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  • Writer's pictureGreg O'Loughlin

Remarks by John Finucane MP at South Armagh commemoration

11 June 2023

A chairde,

I want to begin by thanking you for the invitation to be with you here today and for the welcome, as we gather on the historic land of South Armagh, in glorious weather, to stand in solidarity with the families to remember their loved ones, and to remember their sacrifices and contributions.

Remembrance is a time of mixed emotions for us all, especially for those who knew and loved the very people who are being remembered. It raises feelings of sadness and loss, as well as pride and joy at the lives that were lived and lost.

Such basic and understandable human reactions to loss are no different here in south Armagh than in north Belfast, or indeed anywhere else. And it is for those very basic human reasons that we should always cherish our right to remember those who are no longer with us.

This of course is a right that should apply without prejudice to every section of the society which we now live in today.

I hope you can indulge me to speak personally for a few moments.

As you know, I was eight years-old when two gunmen burst into my family kitchen and shot my father 14 times, and my mother once, in front of me and my brother and my sister.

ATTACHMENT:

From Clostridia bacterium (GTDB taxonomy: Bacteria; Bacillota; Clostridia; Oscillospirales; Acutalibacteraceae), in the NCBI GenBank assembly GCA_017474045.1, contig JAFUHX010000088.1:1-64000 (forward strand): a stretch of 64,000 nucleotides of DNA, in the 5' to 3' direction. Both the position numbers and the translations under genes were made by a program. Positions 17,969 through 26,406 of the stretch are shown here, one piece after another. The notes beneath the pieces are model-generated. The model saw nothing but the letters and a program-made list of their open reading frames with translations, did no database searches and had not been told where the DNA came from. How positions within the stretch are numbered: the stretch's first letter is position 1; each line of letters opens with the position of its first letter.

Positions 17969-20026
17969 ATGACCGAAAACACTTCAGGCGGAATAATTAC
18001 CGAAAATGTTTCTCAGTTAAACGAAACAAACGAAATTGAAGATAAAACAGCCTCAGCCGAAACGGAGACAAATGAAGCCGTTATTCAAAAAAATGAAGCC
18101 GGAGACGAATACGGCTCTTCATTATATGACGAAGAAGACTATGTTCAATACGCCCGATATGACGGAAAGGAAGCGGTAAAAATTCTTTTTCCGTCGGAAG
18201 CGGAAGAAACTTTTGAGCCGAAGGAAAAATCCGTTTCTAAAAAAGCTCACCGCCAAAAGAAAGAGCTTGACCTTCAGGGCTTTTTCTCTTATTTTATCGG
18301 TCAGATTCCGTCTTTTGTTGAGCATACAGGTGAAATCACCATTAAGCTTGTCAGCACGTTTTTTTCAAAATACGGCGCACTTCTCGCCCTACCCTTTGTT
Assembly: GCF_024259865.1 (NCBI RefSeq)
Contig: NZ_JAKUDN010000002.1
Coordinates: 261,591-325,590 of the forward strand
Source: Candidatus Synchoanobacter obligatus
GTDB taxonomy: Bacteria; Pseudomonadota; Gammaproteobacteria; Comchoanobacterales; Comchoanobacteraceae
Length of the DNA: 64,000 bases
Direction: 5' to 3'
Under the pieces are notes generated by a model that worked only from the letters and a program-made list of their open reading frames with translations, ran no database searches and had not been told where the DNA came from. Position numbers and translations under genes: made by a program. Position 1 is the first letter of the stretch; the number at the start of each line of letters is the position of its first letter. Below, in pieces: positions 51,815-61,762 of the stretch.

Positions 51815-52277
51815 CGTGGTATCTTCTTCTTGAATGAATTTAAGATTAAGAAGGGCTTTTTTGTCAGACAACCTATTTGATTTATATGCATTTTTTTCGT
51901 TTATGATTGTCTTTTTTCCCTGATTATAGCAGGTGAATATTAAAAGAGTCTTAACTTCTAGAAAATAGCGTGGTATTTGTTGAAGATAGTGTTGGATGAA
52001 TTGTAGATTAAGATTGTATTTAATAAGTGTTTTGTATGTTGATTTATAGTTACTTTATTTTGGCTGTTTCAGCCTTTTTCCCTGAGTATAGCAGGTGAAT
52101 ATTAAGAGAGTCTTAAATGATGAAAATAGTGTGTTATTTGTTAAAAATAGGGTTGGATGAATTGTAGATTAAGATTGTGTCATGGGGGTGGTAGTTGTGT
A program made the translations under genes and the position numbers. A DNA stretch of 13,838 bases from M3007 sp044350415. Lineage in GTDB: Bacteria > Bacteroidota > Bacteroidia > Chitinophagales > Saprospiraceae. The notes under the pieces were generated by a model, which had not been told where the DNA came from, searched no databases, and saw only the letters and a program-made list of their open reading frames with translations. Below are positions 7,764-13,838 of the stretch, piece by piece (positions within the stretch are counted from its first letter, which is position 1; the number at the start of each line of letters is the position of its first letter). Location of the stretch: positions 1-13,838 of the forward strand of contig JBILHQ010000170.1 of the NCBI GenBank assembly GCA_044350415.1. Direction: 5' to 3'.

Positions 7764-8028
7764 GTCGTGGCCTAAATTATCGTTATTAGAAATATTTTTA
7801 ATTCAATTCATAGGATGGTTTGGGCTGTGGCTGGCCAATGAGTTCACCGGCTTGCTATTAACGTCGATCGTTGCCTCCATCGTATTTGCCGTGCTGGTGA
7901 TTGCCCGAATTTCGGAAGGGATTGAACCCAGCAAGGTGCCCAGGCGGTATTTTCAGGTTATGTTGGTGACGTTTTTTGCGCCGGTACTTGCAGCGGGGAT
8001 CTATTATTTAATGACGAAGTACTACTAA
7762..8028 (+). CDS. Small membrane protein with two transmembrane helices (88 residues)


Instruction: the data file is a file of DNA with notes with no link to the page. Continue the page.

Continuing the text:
This loss, and the brutality of it, is something that will never leave me, just as such loss will never leave anyone who ever experienced such a thing.

You will know that what followed for us as a family was a campaign for truth and justice. And over the subsequent decades we uncovered that the loyalist gunmen who entered my home, did so as part of a system alongside the police, the British army, MI5, and along with political cover and sanction, resulted in the deaths of so many, too many, for an incredibly long and sustained period of time.

Throughout our campaign for truth and justice, I have been clear, repeatedly, that truth and justice is something which every person who has been impacted by our conflict deserves, and is entitled to, irrespective of whether those that inflicted the harm were loyalists, the British state or republicans. I have been consistent in this view whether it be personally as a campaigner, professionally as a lawyer, or politically as the MP for north Belfast.